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award winning

Investigative platform Noteworthy wins prestigious Mary Raftery Prize

Reporter Peter McGuire won for his investigation that found sexual violence victims were fighting roadblocks to justice.

Noteworthy - Explore the stories that matter to you...

A PROJECT WHICH highlighted the challenges that face survivors of sexual violence when they attempt to officially report their experiences has won the prestigious Mary Raftery Prize.

The prize, for the best of Irish social affairs journalism, was won by Noteworthy, The Journal’s investigative platform and reporter Peter McGuire for the SPEAK OR SURVIVE series.

It was one of two Noteworthy projects to make it onto the shortlist for the 2020 prize (announcement delayed by the pandemic); reporter Niall Sargent was also shortlisted for his REAPING THE HARVEST project on migrant workers in the Irish horticulture sector. 

Announcing the award this afternoon, the judges – Professor Mary Corcoran, Maynooth University, Pat Brennan (formerly of The Sunday Tribune), and Maeve Lewis (One in Four) – described SPEAK OR SURVIVE as “a very balanced, nuanced, blend of personal experience and policy analysis that spoke to the heart of an important matter of public importance”.

Reporter McGuire spent six months gaining the trust and chronicling the experience of over 40 survivors of sexual violence who attempt to secure justice or supports for their trauma. He researched court hearings, enlisted expert analysis – including that of a HSE whistleblower – and secured extensive supporting documentation for his findings.

The result tracks the journey of complainants through a range of institutions, ranging from the gardaí, social and youth services, mental health services through to the legal system.

The series, edited by Susan Daly, uncovered a number of challenges which need to be addressed for survivors to emerge from the trauma of their experiences, including a lack of specific treatment for victims of sexual abuse; institutionalisation of vulnerable people unable to advocate for themselves because of the impact on their mental health of trauma, and waiting lists of over a year for children in need of therapeutic support.

Several of the findings of the investigation aligned with and expanded on recommendations in the O’Malley report into the protection of vulnerable witnesses in sexual offences trials.

Speaking today, reporter McGuire said: “It’s an honour to win a prize bearing Mary Raftery’s name and particularly have been nominated alongside such brilliant journalism from Mick Peelo, Sheila Ahern and Máire Kearney, Noteworthy’s own Niall Sargent, and Dublin Inquirer’s Shamim Malekmian and Laoise Neylon.”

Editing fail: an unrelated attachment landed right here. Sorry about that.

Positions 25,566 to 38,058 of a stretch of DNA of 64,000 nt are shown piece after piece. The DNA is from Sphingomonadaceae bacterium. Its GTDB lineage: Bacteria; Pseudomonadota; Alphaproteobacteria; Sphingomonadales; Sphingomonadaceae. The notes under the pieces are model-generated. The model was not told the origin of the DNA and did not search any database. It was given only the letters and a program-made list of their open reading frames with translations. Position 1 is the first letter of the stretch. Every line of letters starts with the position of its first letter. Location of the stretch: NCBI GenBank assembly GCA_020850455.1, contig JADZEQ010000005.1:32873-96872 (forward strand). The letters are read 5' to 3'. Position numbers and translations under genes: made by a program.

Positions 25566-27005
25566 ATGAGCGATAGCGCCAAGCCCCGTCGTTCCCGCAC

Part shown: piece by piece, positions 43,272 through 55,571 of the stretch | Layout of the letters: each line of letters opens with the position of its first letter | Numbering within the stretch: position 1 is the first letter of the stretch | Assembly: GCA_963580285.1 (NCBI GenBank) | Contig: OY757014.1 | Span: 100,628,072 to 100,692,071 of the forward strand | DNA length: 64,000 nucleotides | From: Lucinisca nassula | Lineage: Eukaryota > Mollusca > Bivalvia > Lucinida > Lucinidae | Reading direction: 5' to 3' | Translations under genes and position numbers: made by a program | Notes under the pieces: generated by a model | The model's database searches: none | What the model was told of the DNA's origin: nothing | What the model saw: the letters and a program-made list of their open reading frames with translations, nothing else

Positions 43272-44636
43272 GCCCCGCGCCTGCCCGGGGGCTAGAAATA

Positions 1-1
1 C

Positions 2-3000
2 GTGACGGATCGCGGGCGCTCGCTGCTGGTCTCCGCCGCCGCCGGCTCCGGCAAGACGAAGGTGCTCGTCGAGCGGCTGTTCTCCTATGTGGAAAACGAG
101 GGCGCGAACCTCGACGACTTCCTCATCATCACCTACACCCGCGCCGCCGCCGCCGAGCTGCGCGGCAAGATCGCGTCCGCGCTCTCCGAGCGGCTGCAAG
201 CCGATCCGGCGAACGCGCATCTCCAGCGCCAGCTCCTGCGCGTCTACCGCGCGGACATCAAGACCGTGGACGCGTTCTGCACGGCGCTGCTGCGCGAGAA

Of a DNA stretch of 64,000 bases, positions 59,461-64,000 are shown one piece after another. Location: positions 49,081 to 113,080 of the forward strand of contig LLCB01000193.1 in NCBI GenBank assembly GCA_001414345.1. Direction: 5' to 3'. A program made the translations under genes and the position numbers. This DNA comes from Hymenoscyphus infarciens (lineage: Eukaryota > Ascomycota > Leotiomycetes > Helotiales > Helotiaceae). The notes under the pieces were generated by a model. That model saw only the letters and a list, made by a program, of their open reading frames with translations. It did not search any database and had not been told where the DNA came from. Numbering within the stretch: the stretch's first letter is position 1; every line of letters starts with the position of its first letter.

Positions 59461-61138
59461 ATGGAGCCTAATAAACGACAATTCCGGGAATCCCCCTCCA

Peter McGuire, Mary Raftery Prize winner with quote - Most of all, our thanks lie with the survivors of abuse who spoke to us. It can be very hard to think about, let alone talk about  sexual crime.

“I was privileged to tell just some of their stories: there were many more than we could do justice to,” added McGuire. 

Another Journal Media project, the “superbly crafted and moving” Stardust podcast by Séan Murray, Nicky Ryan and Christine Bohan of The Journal, won the previous Mary Raftery Prize, for 2019. 

Maria Delaney and Ken Foxe of Noteworthy had also been shortlisted for their collaboration on A Bridge Too Far – a series of articles examining the story of a controversial road scheme that divided Kilkenny city. 

The chair of the judging panel, Dr Mark O’Brien of DCU, said the quality of the entries for the 2020 prize “made choosing an overall winner difficult, and that all the entries indicated a healthy public desire for talking about and resolving significant social issues”.

The other nominees shortlisted beside the two Noteworthy projects were:

The prize is awarded annually to an individual or small team responsible for social affairs journalism produced on the island of Ireland in the calendar year preceding the award which, in the view of the judges, combined the rigorous analysis and commitment to social justice that characterised Mary Raftery’s journalism, and resulted in a significant impact on society.

The prize is funded by a bequest from the Mary Raftery Journalism Fund, is sponsored by the Broadcasting Authority of Ireland, and is administered by the School of Communications, Dublin City University.

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